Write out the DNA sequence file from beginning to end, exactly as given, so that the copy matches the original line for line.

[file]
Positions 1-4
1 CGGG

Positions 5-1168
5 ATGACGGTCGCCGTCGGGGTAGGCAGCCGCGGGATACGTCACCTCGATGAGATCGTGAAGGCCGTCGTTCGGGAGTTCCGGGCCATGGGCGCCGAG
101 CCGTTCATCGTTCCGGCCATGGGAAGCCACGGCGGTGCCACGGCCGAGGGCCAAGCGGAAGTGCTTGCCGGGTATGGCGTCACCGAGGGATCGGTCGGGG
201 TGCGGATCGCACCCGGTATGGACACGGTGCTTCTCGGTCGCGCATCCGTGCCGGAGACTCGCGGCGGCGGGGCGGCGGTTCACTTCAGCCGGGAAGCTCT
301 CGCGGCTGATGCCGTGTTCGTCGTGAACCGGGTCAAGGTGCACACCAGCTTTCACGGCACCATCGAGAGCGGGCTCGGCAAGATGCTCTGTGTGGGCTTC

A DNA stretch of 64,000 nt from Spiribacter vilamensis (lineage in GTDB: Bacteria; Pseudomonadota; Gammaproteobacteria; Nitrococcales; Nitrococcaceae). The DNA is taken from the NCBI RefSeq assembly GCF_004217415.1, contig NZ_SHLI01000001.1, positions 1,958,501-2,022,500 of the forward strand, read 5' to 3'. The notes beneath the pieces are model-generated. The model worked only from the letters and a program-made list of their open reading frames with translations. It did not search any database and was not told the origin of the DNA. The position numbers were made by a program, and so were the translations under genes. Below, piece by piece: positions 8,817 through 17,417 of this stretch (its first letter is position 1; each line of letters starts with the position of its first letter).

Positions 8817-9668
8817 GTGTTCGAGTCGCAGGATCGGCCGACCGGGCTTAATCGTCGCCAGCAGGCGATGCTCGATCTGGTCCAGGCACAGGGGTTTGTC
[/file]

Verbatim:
Positions 1-4
1 CGGG

Positions 5-1168
5 ATGACGGTCGCCGTCGGGGTAGGCAGCCGCGGGATACGTCACCTCGATGAGATCGTGAAGGCCGTCGTTCGGGAGTTCCGGGCCATGGGCGCCGAG
101 CCGTTCATCGTTCCGGCCATGGGAAGCCACGGCGGTGCCACGGCCGAGGGCCAAGCGGAAGTGCTTGCCGGGTATGGCGTCACCGAGGGATCGGTCGGGG
201 TGCGGATCGCACCCGGTATGGACACGGTGCTTCTCGGTCGCGCATCCGTGCCGGAGACTCGCGGCGGCGGGGCGGCGGTTCACTTCAGCCGGGAAGCTCT
301 CGCGGCTGATGCCGTGTTCGTCGTGAACCGGGTCAAGGTGCACACCAGCTTTCACGGCACCATCGAGAGCGGGCTCGGCAAGATGCTCTGTGTGGGCTTC

A DNA stretch of 64,000 nt from Spiribacter vilamensis (lineage in GTDB: Bacteria; Pseudomonadota; Gammaproteobacteria; Nitrococcales; Nitrococcaceae). The DNA is taken from the NCBI RefSeq assembly GCF_004217415.1, contig NZ_SHLI01000001.1, positions 1,958,501-2,022,500 of the forward strand, read 5' to 3'. The notes beneath the pieces are model-generated. The model worked only from the letters and a program-made list of their open reading frames with translations. It did not search any database and was not told the origin of the DNA. The position numbers were made by a program, and so were the translations under genes. Below, piece by piece: positions 8,817 through 17,417 of this stretch (its first letter is position 1; each line of letters starts with the position of its first letter).

Positions 8817-9668
8817 GTGTTCGAGTCGCAGGATCGGCCGACCGGGCTTAATCGTCGCCAGCAGGCGATGCTCGATCTGGTCCAGGCACAGGGGTTTGTC